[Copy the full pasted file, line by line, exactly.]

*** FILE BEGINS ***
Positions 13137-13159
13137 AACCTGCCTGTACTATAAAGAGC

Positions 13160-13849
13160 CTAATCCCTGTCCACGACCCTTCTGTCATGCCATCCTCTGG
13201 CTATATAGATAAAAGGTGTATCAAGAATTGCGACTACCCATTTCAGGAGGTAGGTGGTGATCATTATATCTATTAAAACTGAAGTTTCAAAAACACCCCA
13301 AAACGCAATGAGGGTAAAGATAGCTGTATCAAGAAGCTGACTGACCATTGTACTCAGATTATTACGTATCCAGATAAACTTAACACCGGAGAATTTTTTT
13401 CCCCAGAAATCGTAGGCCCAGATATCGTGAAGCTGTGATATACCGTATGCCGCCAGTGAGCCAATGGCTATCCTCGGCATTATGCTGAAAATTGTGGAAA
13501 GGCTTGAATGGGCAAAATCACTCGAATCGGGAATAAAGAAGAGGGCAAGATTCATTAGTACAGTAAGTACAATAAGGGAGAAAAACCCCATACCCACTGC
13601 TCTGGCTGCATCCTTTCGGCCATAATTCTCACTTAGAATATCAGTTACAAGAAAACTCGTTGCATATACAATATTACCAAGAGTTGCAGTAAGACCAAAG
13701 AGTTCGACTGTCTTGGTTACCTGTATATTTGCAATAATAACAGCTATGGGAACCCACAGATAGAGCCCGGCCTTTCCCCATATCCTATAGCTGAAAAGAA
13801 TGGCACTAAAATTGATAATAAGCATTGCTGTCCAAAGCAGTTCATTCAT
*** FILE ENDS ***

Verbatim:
Positions 13137-13159
13137 AACCTGCCTGTACTATAAAGAGC

Positions 13160-13849
13160 CTAATCCCTGTCCACGACCCTTCTGTCATGCCATCCTCTGG
13201 CTATATAGATAAAAGGTGTATCAAGAATTGCGACTACCCATTTCAGGAGGTAGGTGGTGATCATTATATCTATTAAAACTGAAGTTTCAAAAACACCCCA
13301 AAACGCAATGAGGGTAAAGATAGCTGTATCAAGAAGCTGACTGACCATTGTACTCAGATTATTACGTATCCAGATAAACTTAACACCGGAGAATTTTTTT
13401 CCCCAGAAATCGTAGGCCCAGATATCGTGAAGCTGTGATATACCGTATGCCGCCAGTGAGCCAATGGCTATCCTCGGCATTATGCTGAAAATTGTGGAAA
13501 GGCTTGAATGGGCAAAATCACTCGAATCGGGAATAAAGAAGAGGGCAAGATTCATTAGTACAGTAAGTACAATAAGGGAGAAAAACCCCATACCCACTGC
13601 TCTGGCTGCATCCTTTCGGCCATAATTCTCACTTAGAATATCAGTTACAAGAAAACTCGTTGCATATACAATATTACCAAGAGTTGCAGTAAGACCAAAG
13701 AGTTCGACTGTCTTGGTTACCTGTATATTTGCAATAATAACAGCTATGGGAACCCACAGATAGAGCCCGGCCTTTCCCCATATCCTATAGCTGAAAAGAA
13801 TGGCACTAAAATTGATAATAAGCATTGCTGTCCAAAGCAGTTCATTCAT